Flowery Diction

Ian Kennedy took his fourth blown save of the season after surrendering a two-run walk-off home run to Brandon Crawford.

Oh so close for Kennedy and the D-Backs. Coming on for the ninth inning with his crew clinging to a 1-0 advantage, the veteran reliever recorded two uneventful outs before surrendering a triple to Thairo Estrada. Brandon Crawford followed with a two-run homer, and just like that, the near-win was undone. Kennedy had recorded saves in two of his last three appearances prior to giving up the ghost on Tuesday. He has successfully converted a sketchy 8-of-12 save opportunities while pitching to a 3.38 ERA, 1.28 WHIP and 36/16 K/BB ratio in 44 appearances this summer.

Source: Rotoworld

Using idioms with reckless abandon happens to be a pastime that I enjoy. “Giving up the ghost” is an incredible one. Here it’s used to describe Ian Kennedy blowing a save. Now, for it’s meaning:

  1. To expire or die
  2. A mechanical object is rendered useless
  3. To stop doing something because they no longer believe they can do it

In the context of Ian Kennedy’s blown save, I find the usage of “giving up the ghost” hilariously hyperbolic and a bit clunky. In short, I love it!



Luis Rengifo went 2-for-4 with a solo home run and an RBI single in Tuesday’s loss to the Mariners.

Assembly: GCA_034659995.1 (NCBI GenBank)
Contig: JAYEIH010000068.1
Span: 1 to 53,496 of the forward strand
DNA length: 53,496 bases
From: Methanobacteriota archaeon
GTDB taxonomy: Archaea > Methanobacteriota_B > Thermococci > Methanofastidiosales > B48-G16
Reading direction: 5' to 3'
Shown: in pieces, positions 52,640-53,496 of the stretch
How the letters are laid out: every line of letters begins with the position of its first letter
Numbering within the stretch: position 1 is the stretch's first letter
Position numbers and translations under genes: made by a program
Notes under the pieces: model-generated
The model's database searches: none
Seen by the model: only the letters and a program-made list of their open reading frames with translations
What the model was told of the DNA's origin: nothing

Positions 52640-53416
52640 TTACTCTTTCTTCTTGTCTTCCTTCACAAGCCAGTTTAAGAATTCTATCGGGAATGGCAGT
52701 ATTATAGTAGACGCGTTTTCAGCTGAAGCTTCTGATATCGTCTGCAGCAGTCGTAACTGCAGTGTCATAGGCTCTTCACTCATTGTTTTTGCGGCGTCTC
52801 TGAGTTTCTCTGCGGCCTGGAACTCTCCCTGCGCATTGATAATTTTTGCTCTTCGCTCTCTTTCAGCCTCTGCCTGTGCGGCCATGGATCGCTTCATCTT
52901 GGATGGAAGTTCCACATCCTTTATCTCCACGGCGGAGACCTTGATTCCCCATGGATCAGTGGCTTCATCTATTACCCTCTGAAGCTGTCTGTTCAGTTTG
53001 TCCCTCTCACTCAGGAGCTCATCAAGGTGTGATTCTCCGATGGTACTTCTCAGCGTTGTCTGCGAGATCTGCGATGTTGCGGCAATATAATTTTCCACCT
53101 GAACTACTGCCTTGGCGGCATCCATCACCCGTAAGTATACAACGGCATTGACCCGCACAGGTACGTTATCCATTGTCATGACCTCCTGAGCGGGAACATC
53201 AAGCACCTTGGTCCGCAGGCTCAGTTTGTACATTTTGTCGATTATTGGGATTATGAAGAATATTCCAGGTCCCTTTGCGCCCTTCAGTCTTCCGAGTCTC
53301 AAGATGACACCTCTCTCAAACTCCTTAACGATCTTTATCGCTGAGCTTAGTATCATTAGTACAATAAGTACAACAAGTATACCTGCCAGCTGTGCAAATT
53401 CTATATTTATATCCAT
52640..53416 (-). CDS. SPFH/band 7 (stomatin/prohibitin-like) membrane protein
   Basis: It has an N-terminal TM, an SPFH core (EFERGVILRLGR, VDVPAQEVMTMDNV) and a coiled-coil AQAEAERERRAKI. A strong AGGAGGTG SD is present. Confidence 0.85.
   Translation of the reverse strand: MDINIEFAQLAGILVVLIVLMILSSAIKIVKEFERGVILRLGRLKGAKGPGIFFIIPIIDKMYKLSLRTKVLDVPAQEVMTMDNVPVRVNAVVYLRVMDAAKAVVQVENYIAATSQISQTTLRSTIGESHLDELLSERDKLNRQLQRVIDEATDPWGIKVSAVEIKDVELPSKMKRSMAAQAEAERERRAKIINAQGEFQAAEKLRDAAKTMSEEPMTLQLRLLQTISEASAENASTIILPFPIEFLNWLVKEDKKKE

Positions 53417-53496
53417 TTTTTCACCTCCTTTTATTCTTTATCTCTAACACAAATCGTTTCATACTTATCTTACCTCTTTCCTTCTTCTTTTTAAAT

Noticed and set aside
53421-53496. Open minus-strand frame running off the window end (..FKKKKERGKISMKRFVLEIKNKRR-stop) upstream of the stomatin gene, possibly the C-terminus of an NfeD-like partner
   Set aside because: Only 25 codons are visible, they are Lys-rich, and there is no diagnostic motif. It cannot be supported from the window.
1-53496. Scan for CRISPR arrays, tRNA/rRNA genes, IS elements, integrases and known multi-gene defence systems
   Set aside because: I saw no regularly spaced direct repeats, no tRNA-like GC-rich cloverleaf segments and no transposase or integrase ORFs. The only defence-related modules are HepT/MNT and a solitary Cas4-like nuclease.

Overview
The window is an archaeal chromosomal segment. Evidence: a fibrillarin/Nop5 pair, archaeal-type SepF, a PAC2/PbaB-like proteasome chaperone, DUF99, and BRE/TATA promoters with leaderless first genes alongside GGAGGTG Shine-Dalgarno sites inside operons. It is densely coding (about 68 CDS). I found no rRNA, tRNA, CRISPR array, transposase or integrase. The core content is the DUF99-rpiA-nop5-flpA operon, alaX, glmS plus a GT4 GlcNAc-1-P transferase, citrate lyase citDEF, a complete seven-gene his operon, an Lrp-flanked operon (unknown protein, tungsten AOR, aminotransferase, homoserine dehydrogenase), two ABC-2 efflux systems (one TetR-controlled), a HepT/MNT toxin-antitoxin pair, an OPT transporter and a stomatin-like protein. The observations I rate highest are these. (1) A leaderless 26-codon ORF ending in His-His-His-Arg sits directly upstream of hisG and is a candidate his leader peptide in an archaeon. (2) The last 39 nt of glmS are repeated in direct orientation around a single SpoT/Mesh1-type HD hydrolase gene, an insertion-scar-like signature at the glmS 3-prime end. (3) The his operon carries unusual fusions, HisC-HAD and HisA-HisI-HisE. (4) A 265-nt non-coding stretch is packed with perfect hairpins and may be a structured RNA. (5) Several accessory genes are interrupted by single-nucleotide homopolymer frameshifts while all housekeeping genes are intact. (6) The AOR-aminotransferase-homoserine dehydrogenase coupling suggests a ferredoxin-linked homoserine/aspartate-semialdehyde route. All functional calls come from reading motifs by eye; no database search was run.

Rengifo powered the Angels to an early 2-0 lead against Robbie Ray via a solo homer in the first inning and an RBI single in the third inning. The Halos would not score again in the 8-2 defeat. On the whole this season, Rengifo is working to a .273/.309/.438 batting line with nine homers, 32 RBI and five steals in 304 at-bats. He has now homered in back-to-back contests.

Source: Rotoedgesportsworld.com

This is once again a case where Recency Bias should be used to help fantasy managers. Instead of reporting on Rengifo’s no-doubt underwhelming season-long output, we should be focusing on the last month or so as roles have changed. Rengifo is now regularly hitting clean up, and shouldn’t lose too many at bats, even when/if Trout returns.* Now, for the rankings and output:

Last Week – 4/3/8/.308 in 26 ABs

Last 2 Weeks – 8/4/10/0/.267

Last Month – 11/4/17/2/.301

He was ranked 16th overall last week, 45th for the past two weeks, and 43rd overall in Yahoo for the previous month. It seems pretty weighted to batting average, but the guy has been producing and should have been rostered on more teams. He’s not going to win you a league, but he’s eligible at four positions in more lenient leagues (2B, 3B, SS, OF) and is playing, as compared to the Smart Bar you left in your glove compartment for a few months (Luis Robert). Throwing out that season-long slash is as inspiring as something that’s not inspiring. There was that I can’t invent now because I have to take over diaper duty.



José Quintana was charged with two runs over five-plus innings Tuesday in the Cardinals’ 5-4 win over the Rockies.

Quintana actually carried a no-hitter into the sixth inning but then suddenly got BABIP’d to death with four straight singles, including one which hit off his foot. He was pulled with the bases loaded, no one out and one run in and one more run wound up being charged to his ledger. The ending probably left a sour taste in his mouth, but it was another solid effort from Quintana with his new club. He will face the Diamondbacks this weekend.

Source: Rotoedgesportsworld.com